Tiotropium Improves Survival in High-Risk COPD Patients

Tiotropium Improves Survival in High-Risk COPD Patients

TiotropiumA team of international collaborators from France, Germany, Belgium, and the United States (University of North Carolina at Chapel Hill and Boehringer Ingelheim Pharma GmbH & Co KG) found benefits of tiotropium in patients with chronic obstructive pulmonary disease (COPD). While it was known inhaled therapies can reduce risk of exacerbations, the researchers were interested in the effects of treatment on mortality.

The present study is meaningful as a follow-up to Understanding Potential Long-term Impacts on Function with Tiotropium (UPLIFT). Patients were not stratified during the study and were considered as a whole, which may have influenced the way the results of the clinical trial patients were interpreted.

Cluster analysis of the 5706 patients with COPD from UPLIFT was conducted, and the results were published in Respiratory Research, a journal from BioMed Central. There were four clusters generated from age, body mass index, post-bronchodilator forced expiratory volume in one second (FEV1), smoking, and SGRQ (St. George’s Respiratory Questionnaire) scores. Cluster 1 was GOLD Stage 2 or 3 patients with a relatively preserved health-related quality of life, despite heavy smoking and high rates of comorbidities. Cluster 2 was GOLD Stage 2 patients with moderate health-related quality of life impairment and low rates of comorbidities. Cluster 3 was GOLD Stage 3 and 4 patients with severe health-related quality of life impairment, high rates of comorbidities, and heavy tobacco use. Finally, Cluster 4 was similar to cluster 3, but patients had less severe airflow limitations, less severe health-related quality of life impairment, fewer comorbidities, and lower tobacco use.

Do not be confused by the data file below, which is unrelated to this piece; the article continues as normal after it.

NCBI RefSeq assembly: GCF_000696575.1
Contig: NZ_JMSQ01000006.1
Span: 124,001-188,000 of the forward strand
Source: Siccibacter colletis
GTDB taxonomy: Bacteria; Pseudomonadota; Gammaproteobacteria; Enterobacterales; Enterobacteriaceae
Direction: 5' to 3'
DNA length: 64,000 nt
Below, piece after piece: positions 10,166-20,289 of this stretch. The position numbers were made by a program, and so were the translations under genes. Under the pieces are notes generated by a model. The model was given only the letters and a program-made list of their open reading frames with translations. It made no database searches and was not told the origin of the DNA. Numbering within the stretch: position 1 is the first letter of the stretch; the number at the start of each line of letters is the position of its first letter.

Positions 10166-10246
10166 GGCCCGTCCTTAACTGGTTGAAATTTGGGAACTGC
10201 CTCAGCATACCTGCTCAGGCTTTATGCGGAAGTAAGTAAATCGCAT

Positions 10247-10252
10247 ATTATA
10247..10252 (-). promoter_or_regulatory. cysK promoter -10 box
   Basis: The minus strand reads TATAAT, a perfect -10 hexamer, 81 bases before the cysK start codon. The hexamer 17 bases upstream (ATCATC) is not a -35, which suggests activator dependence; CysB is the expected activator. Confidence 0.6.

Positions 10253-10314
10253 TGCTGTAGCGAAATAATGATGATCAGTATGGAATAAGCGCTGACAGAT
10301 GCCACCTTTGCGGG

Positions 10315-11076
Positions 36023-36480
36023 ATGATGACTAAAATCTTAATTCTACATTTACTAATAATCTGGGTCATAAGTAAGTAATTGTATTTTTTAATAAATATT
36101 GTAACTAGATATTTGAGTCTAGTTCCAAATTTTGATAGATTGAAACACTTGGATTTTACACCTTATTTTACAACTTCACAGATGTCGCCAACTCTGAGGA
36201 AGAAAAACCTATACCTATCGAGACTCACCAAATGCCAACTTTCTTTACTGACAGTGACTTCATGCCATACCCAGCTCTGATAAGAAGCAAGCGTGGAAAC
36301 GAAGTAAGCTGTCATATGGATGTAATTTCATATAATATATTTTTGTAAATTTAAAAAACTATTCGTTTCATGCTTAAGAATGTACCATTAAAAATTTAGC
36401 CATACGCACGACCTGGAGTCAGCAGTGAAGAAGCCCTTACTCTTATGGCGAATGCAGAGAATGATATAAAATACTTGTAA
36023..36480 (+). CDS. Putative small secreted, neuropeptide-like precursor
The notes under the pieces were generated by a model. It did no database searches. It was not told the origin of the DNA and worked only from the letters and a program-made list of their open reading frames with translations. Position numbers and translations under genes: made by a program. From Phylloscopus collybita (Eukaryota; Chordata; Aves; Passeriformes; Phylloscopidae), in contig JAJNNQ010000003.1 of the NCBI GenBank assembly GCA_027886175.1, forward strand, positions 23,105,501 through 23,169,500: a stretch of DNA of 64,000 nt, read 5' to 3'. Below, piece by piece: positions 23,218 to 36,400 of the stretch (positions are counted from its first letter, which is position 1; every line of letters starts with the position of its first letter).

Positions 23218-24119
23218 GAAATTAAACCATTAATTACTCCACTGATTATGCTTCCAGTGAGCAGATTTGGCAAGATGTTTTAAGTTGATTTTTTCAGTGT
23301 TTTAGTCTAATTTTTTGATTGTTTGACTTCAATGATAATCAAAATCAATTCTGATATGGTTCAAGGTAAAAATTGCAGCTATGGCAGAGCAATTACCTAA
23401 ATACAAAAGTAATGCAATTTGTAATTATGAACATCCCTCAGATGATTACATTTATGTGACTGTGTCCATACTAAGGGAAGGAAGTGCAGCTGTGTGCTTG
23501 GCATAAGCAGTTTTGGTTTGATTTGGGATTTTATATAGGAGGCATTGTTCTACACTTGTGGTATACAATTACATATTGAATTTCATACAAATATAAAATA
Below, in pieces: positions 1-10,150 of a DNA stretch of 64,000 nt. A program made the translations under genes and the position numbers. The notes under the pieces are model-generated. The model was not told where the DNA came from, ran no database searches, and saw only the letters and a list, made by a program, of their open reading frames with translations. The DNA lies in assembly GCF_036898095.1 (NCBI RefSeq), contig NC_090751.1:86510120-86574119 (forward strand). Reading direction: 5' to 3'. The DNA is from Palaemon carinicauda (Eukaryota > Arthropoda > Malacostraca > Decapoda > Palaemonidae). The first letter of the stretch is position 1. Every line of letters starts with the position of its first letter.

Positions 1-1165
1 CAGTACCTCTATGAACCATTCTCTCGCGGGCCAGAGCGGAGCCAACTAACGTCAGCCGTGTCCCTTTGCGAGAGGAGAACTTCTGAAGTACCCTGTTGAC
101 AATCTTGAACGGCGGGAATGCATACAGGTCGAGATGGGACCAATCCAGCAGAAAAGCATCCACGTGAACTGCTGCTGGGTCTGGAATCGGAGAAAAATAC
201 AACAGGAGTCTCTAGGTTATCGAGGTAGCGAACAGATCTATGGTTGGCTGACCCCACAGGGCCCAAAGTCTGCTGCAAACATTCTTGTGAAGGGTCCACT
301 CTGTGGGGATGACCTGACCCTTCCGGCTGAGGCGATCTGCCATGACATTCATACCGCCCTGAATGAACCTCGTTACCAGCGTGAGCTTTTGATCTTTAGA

Tiotropium significantly lessened the rate of hospitalization in high-risk patients and reduced exacerbations in all clusters. In the overall population, all-cause mortality was reduced by 21% in cluster 3 but no other cluster. Accordingly, the authors believe the impact of tiotropium may have been obscured by including low-risk patients in the UPLIFT study, as they made up 41% of the population. Therefore, they concluded, “Future clinical trials should consider selective inclusion of high-risk patients.”

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